A few days ago abeksis.com, kodiwizardil.net, and kodi-senyor.co.il ceased operating, without prior warning. The Abeksis repository was one main targets, as it offered an easy way to turn the Kodi media player into a piracy hub.

Abeksis

The targeted Kodi repos and add-ons were not monetizing their services and some also offered access to legal content. However, facing the threat of a lawsuit by the anti-piracy group, they chose to cease their services indefinitely.

ZIRA is happy with the outcome and notes that the shutdowns are “another victory in the struggle against the pirated content on the Internet and the preservation of Israeli creators and content.”

The operators of the sites reportedly paid a settlement of a few thousand shekels. In addition, they will have to pay 100,000 more ($28,000) if the repositories or add-ons reappear in the future.

As a warning to the public, the three sites in question replaced their regular content with a message from ZIRA. The message informs visitors about the shutdown, and the threat piracy poses to the local content industry.

“The site you’ve entered was taken down since it was violating intellectual property rights. The site’s operators were fined by the court and therefore the site ceased to operate!” the message reads.

“The cost of copyright infringement is paid by the Israeli population, Israeli culture and the income of the producers,” it adds.

ZIRA’s message

The enforcement actions have caused quite a bit of uncertainty among developers of Kodi add-ons and repositories. Several members of the community feel that the services in question did nothing wrong. Some other developers, however, also prefer to play it safe from now on.

The IsraeLive add-on, for example, which offered access to streams that are available through public websites, decided to remove all Israeli content and rename itself GlobeTV. This was presumably done to prevent legal issues with the respective rightsholders.

“Israeli broadcast streams are available on official websites and not using our add-on, and that’s due to legal reasoning and the Laws of the State of Israel,” the developer posted recently.

Whether ZIRA’s enforcement actions will have a lasting effect on the use of streaming piracy in Israel has yet to be seen. However, as the first broad enforcement action against developers of ‘pirate’ Kodi repos and add-ons, it’s a landmark case that could very well be copied elsewhere in the future.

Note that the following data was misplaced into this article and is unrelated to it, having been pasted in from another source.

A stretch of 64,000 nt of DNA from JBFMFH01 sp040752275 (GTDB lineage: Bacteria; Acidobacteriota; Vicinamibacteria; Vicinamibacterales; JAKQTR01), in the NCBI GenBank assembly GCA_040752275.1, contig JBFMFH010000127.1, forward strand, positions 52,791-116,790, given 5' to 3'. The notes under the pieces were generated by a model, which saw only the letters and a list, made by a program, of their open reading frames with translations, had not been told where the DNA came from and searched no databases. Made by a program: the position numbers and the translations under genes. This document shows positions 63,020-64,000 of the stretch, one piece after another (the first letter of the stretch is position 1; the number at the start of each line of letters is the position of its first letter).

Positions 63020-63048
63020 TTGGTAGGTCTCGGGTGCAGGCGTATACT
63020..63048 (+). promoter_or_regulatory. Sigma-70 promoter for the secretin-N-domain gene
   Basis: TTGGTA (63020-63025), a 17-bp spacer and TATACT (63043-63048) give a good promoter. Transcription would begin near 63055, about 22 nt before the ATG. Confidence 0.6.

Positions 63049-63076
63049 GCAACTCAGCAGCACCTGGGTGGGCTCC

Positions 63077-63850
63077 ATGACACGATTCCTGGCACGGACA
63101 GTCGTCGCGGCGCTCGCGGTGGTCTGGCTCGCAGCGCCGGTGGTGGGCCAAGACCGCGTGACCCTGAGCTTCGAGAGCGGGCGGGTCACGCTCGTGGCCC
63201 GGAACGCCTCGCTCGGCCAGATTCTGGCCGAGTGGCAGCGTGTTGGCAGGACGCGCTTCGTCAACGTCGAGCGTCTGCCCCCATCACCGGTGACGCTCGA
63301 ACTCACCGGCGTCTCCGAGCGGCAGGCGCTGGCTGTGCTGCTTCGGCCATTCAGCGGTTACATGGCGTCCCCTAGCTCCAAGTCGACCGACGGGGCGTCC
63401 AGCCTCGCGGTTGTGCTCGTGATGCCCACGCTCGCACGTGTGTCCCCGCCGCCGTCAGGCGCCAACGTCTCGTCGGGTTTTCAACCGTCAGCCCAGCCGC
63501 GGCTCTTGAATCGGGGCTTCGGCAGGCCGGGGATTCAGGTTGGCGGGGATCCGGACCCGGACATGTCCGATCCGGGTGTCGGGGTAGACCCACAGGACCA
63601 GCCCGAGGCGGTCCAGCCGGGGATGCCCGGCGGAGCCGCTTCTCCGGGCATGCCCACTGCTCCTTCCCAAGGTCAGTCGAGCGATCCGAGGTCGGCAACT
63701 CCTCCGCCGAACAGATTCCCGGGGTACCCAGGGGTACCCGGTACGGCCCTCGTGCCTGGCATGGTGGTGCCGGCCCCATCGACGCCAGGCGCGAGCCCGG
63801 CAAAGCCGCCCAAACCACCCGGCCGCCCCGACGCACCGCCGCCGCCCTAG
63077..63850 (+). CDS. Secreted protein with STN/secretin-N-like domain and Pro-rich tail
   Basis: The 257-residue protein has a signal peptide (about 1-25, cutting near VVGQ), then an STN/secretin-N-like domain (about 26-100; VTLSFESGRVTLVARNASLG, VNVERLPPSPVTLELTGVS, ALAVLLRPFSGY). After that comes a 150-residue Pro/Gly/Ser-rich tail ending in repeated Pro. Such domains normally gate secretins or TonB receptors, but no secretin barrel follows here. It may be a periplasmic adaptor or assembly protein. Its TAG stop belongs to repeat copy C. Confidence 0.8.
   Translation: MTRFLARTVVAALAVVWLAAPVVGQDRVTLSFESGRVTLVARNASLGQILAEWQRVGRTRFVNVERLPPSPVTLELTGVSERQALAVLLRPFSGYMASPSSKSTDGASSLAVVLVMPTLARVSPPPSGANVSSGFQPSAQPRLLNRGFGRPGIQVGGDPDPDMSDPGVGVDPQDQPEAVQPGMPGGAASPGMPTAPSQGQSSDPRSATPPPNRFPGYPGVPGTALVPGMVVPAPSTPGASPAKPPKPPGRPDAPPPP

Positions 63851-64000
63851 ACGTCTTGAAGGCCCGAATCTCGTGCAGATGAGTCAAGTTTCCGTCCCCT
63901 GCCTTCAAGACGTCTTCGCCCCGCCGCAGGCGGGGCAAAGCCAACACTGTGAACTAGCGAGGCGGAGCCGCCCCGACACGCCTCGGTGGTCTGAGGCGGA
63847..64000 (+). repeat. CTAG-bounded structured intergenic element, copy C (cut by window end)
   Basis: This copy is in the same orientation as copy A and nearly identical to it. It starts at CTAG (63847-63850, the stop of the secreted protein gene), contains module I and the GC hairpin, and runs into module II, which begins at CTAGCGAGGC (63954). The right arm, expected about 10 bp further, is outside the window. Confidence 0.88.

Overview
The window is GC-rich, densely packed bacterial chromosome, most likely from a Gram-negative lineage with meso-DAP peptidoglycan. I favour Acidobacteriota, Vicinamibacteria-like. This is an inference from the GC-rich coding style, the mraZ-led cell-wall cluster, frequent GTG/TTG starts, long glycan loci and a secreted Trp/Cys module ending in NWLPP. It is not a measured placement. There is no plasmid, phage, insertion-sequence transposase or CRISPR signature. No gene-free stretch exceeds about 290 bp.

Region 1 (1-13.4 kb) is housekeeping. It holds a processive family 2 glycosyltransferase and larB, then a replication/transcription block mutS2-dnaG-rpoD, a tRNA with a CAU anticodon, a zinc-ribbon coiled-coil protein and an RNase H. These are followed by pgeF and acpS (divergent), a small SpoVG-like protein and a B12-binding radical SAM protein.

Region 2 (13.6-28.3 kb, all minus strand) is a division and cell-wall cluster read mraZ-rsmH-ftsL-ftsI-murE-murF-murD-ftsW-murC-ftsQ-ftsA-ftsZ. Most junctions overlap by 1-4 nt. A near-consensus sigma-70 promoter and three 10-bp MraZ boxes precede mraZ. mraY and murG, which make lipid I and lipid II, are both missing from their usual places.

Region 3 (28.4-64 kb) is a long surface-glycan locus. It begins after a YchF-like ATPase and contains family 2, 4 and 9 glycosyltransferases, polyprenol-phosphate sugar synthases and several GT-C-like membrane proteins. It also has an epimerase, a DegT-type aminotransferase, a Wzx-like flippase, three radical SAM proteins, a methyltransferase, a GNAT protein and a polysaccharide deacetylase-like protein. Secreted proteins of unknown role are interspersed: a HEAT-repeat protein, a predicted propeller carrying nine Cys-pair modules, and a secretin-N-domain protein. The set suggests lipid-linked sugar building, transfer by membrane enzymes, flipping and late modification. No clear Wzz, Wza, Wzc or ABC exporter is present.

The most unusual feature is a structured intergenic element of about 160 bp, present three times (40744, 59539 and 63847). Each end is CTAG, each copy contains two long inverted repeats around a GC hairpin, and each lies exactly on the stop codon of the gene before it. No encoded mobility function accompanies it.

Source: TF, for the latest info on copyright, file-sharing, torrent sites and ANONYMOUS VPN services.

UK Schedule 7 – Man Charged For Not Sharing Password

Post Syndicated from Darknet original http://feedproxy.google.com/~r/darknethackers/~3/aGBaFnpXHK4/

Finally UK Schedule 7 of the Terrorism Act 2000 is finally being enacted and is no longer an idle threat, so be aware it’s not only the USA that has these kind of draconian laws. A man who refused to share his phone and laptop passwords has been charged under Schedule 7, which is pretty […]

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Reading Analytics and Privacy

Post Syndicated from Bruce Schneier original https://www.schneier.com/blog/archives/2017/04/reading_analyti.html

Interesting paper: “The rise of reading analytics and the emerging calculus of reading privacy in the digital world,” by Clifford Lynch:

Abstract: This paper studies emerging technologies for tracking reading behaviors (“reading analytics”) and their implications for reader privacy, attempting to place them in a historical context. It discusses what data is being collected, to whom it is available, and how it might be used by various interested parties (including authors). I explore means of tracking what’s being read, who is doing the reading, and how readers discover what they read. The paper includes two case studies: mass-market e-books (both directly acquired by readers and mediated by libraries) and scholarly journals (usually mediated by academic libraries); in the latter case I also provide examples of the implications of various authentication, authorization and access management practices on reader privacy. While legal issues are touched upon, the focus is generally pragmatic, emphasizing technology and marketplace practices. The article illustrates the way reader privacy concerns are shifting from government to commercial surveillance, and the interactions between government and the private sector in this area. The paper emphasizes U.S.-based developments.

Russia Plans To Ban VPNs & Proxies That Unblock Blocked Sites

Post Syndicated from Andy original https://torrentfreak.com/russia-plans-to-ban-vpns-proxies-that-unblock-blocked-sites-170420/

When it comes to blocking websites, Russia is quickly emerging as a world leader. Tens of thousands of resources are now blocked in the country on copyright infringement and a wide range of other grounds.

Of course, Russian citizens are not always prepared to be constrained by their government, so large numbers of people regularly find ways to circumvent ISP blockades. The tools and methods deployed are largely the same as those used in the West, including VPNs, proxies, mirror sites and dedicated services such as Tor.